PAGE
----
The driver sustained one wound to the stomach. He was sentenced to be executed in a 2000 trial and has been appealing since. He is still scheduled to be put down.

In the after math and investigation it was revealed that Dinkheller had just prior been reprimanded by superiors for his demeanor during traffic stops. He was told to be nicer.

The video demonstrates that bad guys can and do use the Four D's just as well as we can. It is incumbent upon us to make sure we have the proper mental outlook to make sure we succeed and not the bad guys. After seeing that he could not defeat Dinkheller unarmed, the driver made the decision to escalate the encounter an armed fight and acted upon a plan to win.

The driver: Divided Dinkheller's focus and Disrupted Dinkheller's plan with erratic behavior and statements. Once armed, he Disabled Dinkheller's body and Destroyed his will to fight.

Meanwhile, evidently because of the reprimand and his youth (Dinkheller was 22), Dinkheller made plenty mistakes in the encounter that led to his death. And, no, I'm not speaking ill of this murdered officer, I'm trying to illustrate that we can learn from his mistakes. I'm sure that he would understand this. His first mistake was going out with a mind set that did not allow him to act on what was transpiring in the encounter. His mental attitude did not allow him to act aggressively enough, or to "bail out" when the situation went south.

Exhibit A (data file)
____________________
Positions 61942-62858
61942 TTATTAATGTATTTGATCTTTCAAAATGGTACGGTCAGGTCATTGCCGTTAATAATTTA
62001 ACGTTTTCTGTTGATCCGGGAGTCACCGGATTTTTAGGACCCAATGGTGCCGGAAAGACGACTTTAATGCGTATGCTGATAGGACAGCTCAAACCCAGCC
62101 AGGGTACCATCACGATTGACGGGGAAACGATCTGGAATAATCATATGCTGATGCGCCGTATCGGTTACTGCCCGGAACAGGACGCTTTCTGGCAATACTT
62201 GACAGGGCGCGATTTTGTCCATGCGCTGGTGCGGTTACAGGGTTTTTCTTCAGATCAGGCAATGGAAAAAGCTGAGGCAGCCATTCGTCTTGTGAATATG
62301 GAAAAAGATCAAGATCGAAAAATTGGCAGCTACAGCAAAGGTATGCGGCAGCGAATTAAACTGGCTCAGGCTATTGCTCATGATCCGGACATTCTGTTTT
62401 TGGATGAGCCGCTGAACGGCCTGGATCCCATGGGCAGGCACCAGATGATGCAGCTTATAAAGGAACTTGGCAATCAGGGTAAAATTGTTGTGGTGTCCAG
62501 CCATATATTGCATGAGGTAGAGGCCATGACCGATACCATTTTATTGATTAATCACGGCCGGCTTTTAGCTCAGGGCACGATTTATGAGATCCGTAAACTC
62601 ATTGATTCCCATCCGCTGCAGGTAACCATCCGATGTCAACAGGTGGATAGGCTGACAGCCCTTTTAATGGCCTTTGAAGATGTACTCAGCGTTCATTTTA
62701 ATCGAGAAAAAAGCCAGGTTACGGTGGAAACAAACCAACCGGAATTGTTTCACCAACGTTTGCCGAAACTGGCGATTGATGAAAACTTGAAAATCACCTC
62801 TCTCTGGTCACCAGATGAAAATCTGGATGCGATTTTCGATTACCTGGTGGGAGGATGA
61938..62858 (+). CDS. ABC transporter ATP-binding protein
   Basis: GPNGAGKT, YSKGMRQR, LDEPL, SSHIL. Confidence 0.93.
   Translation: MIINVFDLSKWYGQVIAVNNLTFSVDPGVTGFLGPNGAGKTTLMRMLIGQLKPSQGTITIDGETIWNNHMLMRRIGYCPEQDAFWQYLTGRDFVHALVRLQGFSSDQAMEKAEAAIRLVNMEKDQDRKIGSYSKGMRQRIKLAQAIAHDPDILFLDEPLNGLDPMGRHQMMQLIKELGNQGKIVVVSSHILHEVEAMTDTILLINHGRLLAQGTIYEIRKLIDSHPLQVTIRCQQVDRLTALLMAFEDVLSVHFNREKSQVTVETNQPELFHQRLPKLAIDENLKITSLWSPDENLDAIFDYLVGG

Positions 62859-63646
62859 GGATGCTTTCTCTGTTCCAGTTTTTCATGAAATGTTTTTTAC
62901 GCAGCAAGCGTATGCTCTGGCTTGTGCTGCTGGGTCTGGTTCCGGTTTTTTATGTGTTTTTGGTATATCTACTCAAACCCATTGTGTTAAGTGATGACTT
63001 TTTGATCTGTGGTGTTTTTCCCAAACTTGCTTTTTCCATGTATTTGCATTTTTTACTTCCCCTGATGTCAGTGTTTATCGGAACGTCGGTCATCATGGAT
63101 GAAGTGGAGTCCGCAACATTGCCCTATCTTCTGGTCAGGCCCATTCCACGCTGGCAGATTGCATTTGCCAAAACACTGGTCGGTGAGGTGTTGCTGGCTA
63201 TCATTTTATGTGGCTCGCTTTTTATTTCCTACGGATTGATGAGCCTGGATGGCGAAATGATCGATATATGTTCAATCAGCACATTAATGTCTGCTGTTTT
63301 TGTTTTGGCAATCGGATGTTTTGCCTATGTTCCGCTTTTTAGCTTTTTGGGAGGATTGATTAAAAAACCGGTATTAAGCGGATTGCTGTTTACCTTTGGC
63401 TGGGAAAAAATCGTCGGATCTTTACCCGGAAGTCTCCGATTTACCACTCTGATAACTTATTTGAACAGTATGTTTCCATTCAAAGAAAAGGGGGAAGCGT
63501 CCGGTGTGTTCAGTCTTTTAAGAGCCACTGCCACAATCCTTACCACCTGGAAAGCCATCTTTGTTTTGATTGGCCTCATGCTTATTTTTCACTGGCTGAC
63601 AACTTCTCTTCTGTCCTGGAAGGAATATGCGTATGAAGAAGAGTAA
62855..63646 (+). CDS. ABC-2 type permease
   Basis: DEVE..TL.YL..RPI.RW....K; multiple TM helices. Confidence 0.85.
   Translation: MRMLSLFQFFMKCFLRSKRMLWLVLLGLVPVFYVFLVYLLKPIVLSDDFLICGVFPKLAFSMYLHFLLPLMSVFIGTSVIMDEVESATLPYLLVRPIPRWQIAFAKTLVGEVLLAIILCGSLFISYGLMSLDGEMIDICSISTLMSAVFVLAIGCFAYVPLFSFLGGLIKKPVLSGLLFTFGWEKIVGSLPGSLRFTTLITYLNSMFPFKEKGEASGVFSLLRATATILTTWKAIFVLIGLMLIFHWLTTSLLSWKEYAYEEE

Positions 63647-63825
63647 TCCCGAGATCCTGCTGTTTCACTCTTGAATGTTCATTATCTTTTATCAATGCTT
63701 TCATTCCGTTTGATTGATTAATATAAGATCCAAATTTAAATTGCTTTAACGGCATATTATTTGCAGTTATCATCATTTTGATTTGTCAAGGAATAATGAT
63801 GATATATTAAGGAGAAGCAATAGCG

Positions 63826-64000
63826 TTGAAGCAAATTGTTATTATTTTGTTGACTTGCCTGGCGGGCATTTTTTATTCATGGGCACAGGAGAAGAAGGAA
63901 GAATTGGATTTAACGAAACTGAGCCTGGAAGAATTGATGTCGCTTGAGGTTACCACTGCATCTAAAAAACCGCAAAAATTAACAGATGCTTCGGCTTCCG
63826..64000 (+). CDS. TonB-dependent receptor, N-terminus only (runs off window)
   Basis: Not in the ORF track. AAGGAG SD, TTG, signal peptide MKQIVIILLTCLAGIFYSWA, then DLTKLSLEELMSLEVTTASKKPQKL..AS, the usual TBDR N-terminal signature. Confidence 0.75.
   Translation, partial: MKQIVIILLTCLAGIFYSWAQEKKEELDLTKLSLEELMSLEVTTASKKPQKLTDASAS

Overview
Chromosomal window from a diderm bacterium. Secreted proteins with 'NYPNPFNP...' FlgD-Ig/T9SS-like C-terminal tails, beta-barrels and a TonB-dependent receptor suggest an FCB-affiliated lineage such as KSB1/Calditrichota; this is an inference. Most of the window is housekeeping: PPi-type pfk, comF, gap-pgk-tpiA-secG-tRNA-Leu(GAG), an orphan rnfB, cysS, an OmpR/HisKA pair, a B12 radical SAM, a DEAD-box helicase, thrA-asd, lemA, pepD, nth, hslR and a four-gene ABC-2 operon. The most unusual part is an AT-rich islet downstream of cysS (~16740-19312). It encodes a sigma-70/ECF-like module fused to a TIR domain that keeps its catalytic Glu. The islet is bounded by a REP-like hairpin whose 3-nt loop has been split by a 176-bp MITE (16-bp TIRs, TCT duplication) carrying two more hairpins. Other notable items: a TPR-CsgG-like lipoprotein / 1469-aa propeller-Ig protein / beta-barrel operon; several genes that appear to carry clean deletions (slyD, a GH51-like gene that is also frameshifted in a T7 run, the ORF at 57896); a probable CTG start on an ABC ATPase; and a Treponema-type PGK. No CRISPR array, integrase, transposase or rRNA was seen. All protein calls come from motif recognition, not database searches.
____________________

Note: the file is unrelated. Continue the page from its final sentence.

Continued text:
There was a vital point after he repelled the driver with the Asp that he either had to press the attack or retreat to wait for backup. His mind set did not allow either. On one hand, he had been reprimanded for not being nicer during traffic stops so he did not disable the driver and prevent him from going to the truck. On the other, the "macho" aspect did not allow him to get in his cruiser and get the heck out and wait for backup.

As concealed carriers we do not do traffic stops, but similar scenarios and incidents can happen to us. Will we have the mental attitude necessary to defeat the threat and save our loved ones and ourselves? We must answer that question every single time we put the weapon in its holster. If not, Dinkheller's sacrifice and the lessons taught in his encounter will be in vain.

And the bad guys will win.

That can not happen.

Linked by Codrea, who notes:
I have a similar strategy that also uses four letters, FUHU, with the last three words being:


No one sane wants a fight, but if one is forced on you, remember:
And it ain't over 'til you say it's over.

Also linked by Liberty Sphere, SayUncle, WarriorGeek ...

1 comment:

  1. Being a bottom line kind of guy, I really appreciate your succinct summation of the meaning of the situation as "You have not shot him enough!"

    Fantastic post!